Delicious sundried tomato hummus

Or basically, how to make pure deliciousness that will dissolve in your mouth, leaving you wanting more!

As you may already know from this previous post, hummus and I became friends only a few years ago. But since then we’ve gotten very close, and it’s one of those staple recipes I know off the top of my head. I first tried this delicious sundried tomato hummus in a beautiful cozy place called Die Stulle – German for The Sandwich – in Charlottenburg, not only my favourite neighbourhood in Berlin but also the one I am princess of (yes, I claimed the palace for myself and thus coronated myself Prinzessin von Charlottenburg, it was all a very formal affair between me and my Facebook settings).

After trying it, and obviously sharing it with others – I am the kind of person who needs to share their food when it’s amazing, I just need to, it can’t be helped – I knew I had to try this at home. Unfortunately, and this is one more of those Kitchen Fail stories, my first attempt went horribly awry due to me adding salt before tasting it. It turned out absolutely inedible, and this is how my below warning about salt came to be.

But let’s not digress! Sundried tomato hummus is the stuff dreams are made of! I know I claim this a little too often, but in case you didn’t know, this is what a food lover looks like. The following will make enough for either a meal for two, but you can also introduce this as a starter for a group meal.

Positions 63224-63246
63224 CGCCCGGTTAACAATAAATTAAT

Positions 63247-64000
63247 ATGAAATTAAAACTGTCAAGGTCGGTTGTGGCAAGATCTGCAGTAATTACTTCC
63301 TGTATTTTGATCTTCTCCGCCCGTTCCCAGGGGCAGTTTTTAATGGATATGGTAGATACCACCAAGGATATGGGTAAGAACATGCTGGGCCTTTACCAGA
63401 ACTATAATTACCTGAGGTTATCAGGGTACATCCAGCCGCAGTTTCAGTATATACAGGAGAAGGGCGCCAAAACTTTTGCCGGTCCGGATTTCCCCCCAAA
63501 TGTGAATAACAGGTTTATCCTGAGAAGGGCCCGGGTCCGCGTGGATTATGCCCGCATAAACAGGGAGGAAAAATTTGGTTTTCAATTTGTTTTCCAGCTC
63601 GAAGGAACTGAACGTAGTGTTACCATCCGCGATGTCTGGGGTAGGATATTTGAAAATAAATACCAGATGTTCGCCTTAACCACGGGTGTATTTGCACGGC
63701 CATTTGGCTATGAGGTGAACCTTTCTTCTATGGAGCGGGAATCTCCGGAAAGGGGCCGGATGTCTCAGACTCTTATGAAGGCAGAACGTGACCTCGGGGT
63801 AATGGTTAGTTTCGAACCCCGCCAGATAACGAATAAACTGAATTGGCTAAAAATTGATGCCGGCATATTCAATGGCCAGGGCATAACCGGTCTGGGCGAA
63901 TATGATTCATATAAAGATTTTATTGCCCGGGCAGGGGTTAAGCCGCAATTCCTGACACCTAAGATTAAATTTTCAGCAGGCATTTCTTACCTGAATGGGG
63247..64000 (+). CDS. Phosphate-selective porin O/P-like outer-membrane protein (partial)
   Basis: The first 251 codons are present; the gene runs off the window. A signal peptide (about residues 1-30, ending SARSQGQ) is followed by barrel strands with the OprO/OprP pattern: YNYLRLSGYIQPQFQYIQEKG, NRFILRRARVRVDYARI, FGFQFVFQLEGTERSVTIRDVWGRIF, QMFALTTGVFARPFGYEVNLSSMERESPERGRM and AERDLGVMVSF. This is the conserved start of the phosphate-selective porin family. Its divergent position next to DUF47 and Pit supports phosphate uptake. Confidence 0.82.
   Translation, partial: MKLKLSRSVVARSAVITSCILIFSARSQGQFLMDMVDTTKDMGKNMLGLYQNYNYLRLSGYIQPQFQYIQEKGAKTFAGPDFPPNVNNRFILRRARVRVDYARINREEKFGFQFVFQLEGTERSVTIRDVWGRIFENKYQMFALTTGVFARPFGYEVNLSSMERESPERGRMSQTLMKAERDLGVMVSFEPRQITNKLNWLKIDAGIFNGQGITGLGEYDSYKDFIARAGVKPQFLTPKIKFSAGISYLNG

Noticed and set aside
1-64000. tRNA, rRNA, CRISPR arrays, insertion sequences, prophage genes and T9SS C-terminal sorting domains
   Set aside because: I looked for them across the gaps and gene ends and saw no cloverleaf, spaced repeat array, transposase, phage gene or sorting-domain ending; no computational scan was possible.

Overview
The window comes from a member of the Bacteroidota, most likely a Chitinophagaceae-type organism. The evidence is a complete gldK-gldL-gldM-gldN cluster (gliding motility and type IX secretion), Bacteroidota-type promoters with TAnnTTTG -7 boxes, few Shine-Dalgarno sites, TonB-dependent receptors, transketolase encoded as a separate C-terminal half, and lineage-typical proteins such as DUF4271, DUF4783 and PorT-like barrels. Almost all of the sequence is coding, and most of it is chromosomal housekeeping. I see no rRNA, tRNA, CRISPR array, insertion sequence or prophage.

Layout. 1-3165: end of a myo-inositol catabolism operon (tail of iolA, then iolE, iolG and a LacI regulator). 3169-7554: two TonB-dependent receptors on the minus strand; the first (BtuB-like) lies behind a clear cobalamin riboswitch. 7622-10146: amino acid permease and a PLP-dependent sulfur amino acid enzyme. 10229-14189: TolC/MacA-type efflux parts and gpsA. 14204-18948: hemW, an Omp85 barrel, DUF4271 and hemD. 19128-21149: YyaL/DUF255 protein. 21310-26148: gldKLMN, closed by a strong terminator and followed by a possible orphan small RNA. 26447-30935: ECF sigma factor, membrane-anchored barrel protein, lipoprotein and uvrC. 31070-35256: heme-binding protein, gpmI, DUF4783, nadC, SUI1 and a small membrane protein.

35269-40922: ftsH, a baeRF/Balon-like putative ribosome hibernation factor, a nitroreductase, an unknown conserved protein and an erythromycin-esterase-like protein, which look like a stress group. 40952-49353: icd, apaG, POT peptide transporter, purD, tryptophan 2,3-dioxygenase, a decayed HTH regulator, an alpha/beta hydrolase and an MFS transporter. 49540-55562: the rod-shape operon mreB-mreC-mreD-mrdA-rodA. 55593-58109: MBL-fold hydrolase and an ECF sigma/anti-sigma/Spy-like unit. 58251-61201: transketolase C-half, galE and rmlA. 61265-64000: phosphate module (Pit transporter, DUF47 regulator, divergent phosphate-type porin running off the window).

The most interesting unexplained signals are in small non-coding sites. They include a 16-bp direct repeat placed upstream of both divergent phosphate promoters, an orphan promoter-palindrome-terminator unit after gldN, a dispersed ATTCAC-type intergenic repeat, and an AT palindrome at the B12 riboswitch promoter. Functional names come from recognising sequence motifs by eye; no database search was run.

• 400g canned chickpeas
  • 2 peeled garlic cloves
  • 3 drops lemon essential oil (see Bonus Tips below)
  • 2 tablespoons tahini
  • 3 tablespoons olive oil
  • 150-200g sundried tomatoes
  • 150-200ml water
  • sumac
  • sweet paprika powder
  • salt and pepper
  1. Strain the chickpeas and reserve the liquid (known as aquafaba). You will need it later, and you might even want to keep the leftover for vegan recipes (this is used as an egg substitute)!
  2. Pour the chickpeas and sundried tomatoes, a quarter of the aquafaba, garlic cloves, lemon juice, tahini and olive oil into a food processor and pulse it until it’s a smooth paste.
  3. Pour the water a few tablespoons at a time, until you reach desired consistency.
  4. Throw in some sumac, sweet paprika and season to taste. Pulse again and try it. Repeat if necessary.


  • I only recommend using Young Living essential oils for ingestion, and here you can find out why. You can also use freshly squeezed lemon juice.
  • Please be careful with the amount of salt already present in some of the ingredients: sundried tomatoes and aquafaba. This is why this recipe substitutes some of the aquafaba for plain water.
  • If, however, you read my warning about salt too late, there are some ways to counteract this. The first and best way is to add more chickpeas. Some lemon juice might help if it’s only a bit too salty, as well as some more olive oil, but don’t go too crazy.
  • Enjoy with crudités, crackers, crisps… let your inventiveness run wild! And please leave me a comment if you make any new discoveries!